Tips for Growing Quinoa
Quinoa is quickly becoming one of the most popular health food ingredients on the market today. Not only is it a complete protein, but it also provides essential vitamins and minerals, making it a nutritious addition to any diet. What’s more, quinoa is gluten-free, so those with sensitivities can enjoy this tasty grain without worry. Whether used as an alternative to rice or in a variety of dishes, quinoa has earned its place in the culinary spotlight due to its great taste and excellent nutritional profile. In this article, we learn about quinoa, its benefits, and valuable tips about growing and harvesting it.
What is Quinoa?
Quinoa may look like a grain, but it is actually a tiny seed known as a pseudocereal. It belongs to the goosefoot family – making it similar to spinach, beets, and lambs quarter. It grows about 6 feet (2 m.) tall and can be used for decoration as well as nutrition.
Seedheads of Quinoa come in a variety of colors such as white, red, pink, purple, yellow, and black. It is also highly nutritious and offers great health benefits due to its low sodium content. It has lesser salt levels than wheat, barley, or corn and contains more essential nutrients for a balanced diet.
Although the availability of quinoa is increasing each year, it remains expensive when compared to other grains.
Who Can Grow Quinoa?
Most people have the ability to grow quinoa in their area if they have the right climate and are willing to dedicate a big space for it. The climate is the main obstacle. Quinoa needs cool night temps and day temps lower than 95°F (35°C) as well as short days.
Plants can withstand temperatures as low as 28°F (-2°C.) at night and their quality increases if exposed to frost. This should be the case for the duration of the 130-day growth period.
Tips to grow quinoa:
- Ensure that you thoroughly till the soil, incorporating a full-fledged fertilizer or spreading a layer of organic compost such as Micro Plus
- Plant your rows of plants at an interval of 3 feet (1 m.) wide and 18 inches (46 cm.) apart.
- To plant the seeds, dig 1/2-to-1-inch (1-2.5 cm.) trenches in each row with a hoe or cultivating tool. Ensure that the depth is consistent for better growth and productivity.
- In order to care for quinoa plants, place the seeds in a trench and fill it back up with soil. Then, water lightly and remember that too much water can lead to the seeds rotting. For optimal growth, make sure that the soil does not get dried out completely.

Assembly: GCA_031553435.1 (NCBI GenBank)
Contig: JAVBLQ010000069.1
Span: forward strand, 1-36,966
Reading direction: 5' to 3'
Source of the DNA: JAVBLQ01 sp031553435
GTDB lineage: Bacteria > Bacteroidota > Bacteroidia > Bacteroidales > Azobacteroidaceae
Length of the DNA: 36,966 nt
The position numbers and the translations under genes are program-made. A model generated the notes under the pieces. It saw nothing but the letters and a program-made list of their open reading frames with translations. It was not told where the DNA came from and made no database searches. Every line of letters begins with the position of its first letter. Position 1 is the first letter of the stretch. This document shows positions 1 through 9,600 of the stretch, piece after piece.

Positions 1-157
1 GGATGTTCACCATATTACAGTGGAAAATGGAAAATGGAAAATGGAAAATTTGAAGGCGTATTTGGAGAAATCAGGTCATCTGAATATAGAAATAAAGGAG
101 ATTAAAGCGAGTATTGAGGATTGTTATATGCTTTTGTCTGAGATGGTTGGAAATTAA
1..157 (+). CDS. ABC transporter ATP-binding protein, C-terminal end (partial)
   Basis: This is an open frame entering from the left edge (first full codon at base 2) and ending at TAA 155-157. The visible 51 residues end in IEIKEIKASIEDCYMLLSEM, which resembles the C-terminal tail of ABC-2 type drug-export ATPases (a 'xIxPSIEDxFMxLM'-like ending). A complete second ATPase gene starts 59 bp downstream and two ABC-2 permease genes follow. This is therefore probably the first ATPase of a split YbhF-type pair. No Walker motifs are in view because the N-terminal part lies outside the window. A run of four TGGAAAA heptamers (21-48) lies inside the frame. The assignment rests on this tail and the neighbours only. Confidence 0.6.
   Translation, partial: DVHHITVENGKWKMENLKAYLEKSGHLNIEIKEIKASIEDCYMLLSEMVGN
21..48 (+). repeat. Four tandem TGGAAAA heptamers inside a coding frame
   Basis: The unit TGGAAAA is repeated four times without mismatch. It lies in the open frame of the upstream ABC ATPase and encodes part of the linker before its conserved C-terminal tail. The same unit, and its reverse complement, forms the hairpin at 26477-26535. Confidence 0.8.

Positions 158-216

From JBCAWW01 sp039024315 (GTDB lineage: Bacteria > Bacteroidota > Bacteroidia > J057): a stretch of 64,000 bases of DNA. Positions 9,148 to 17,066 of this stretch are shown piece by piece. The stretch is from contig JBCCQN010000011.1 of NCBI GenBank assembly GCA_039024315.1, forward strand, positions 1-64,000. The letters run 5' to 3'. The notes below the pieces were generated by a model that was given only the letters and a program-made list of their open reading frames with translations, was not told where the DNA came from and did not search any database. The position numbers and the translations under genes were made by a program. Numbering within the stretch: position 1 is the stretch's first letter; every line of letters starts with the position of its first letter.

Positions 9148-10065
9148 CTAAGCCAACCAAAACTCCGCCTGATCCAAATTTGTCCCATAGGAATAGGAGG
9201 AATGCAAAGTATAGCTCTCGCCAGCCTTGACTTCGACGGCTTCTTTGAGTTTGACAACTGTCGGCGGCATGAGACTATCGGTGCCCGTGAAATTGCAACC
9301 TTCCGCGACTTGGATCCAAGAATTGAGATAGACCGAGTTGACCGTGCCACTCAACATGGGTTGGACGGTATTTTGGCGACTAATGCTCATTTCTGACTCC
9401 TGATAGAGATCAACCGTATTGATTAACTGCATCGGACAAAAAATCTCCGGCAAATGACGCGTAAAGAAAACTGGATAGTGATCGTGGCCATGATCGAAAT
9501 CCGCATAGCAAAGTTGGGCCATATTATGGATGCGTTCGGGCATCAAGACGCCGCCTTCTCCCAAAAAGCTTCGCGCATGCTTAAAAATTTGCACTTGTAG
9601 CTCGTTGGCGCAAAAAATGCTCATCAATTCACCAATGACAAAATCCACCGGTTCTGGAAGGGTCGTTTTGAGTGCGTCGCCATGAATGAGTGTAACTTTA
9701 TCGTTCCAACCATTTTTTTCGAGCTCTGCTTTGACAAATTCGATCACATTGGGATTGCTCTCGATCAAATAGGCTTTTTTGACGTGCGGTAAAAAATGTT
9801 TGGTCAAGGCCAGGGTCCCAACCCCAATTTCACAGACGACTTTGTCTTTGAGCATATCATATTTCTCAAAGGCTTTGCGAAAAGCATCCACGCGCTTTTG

- It is best to water plants lightly but often for better absorption instead of deeply. Fertilize at the time of planting and then add a side dress of nitrogen fertilizer such as Add Life after four to six weeks, as you would for your vegetable garden.
Quinoa Growing and Harvesting:
While Bolivia and Peru are the main suppliers of quinoa, growing and harvesting it on your own is entirely possible. Quinoa is known for its ability to thrive in various climates, making it an ideal crop for both small-scale farmers and home gardeners alike. With a little bit of effort, you can enjoy the benefits of fresh, homegrown quinoa in no time!
- To ensure quinoa grows healthily, the temperatures must not exceed 90°F (32°C). Therefore, sowing can be quite critical. For most parts of Canada and the US in the south, it is best to plant quinoa between late April and early May when soil temperatures are above 60°F (15°C).
- Quinoa, being a warm-season crop, should be planted in an area that receives plenty of sunlight. Before planting, it is important to make sure that the soil is prepared properly to ensure good germination and growth.
- Plant seeds at around half two feet intervals, making sure they are covered properly with soil. Once the plants begin to develop their first true leaves, thin out the seedlings, leaving around six to eighteen inches between each one.
- Make sure the soil is moist until the start of June, as this is when quinoa starts to become drought resistant and requires minimal watering.
Process before eating:
- To turn quinoa into an edible form, it needs to be processed. An easy way is to place the heads in a paper bag and gently shake them – the seeds and any chaff will be separated as they fall out of the heads.
- Put the seeds and chaff on a tarp or bowl and stir often to ensure proper drying. Then, separate the chaff from the seeds. Because the chaff is much lighter than the seeds, it’s best to just pour them back and forth into two bowls in a windy environment, making sure you’re causing the minimal mess.
- The heavier quinoa seeds will stay in the bowl while the chaff is blown away. This can be achieved with a bed sheet and a fan indoors. However, the bitter saponin coating must be removed from the quinoa seeds first before using them.
- To clean the items, you should rinse them in water and rub them repeatedly until no bubbles are seen. You may use a pillowcase for washing if desired, but make sure to do so without detergent. Afterward, you can either use the items or set them out in a warm, shady area to dry completely before keeping them in an air-tight container.
Where does quinoa grow best?
Despite the thin soil and lack of rain, quinoa flourishes on the altiplano (or high plains). Peru and Bolivia are major producers of quinoa, while Ecuador, Colombia, and Argentina also produce it to a lesser extent.
What are the problems in quinoa farming?
Common problems faced by quinoa farmers include the tarnished plant bug, stem borer, flea beetles, aphids, leafhoppers, and beet armyworms. These pests can cause significant damage to crops if left untreated.
Is quinoa more sustainable than rice?
Quinoa is not only highly nutritious, but it also requires much less water to cultivate than rice – as proved by Peru’s Ministry of Agriculture. To be more precise, quinoa needs 1,000 cubic meters whereas rice would require 15,000 cubic meters for 1 hectare.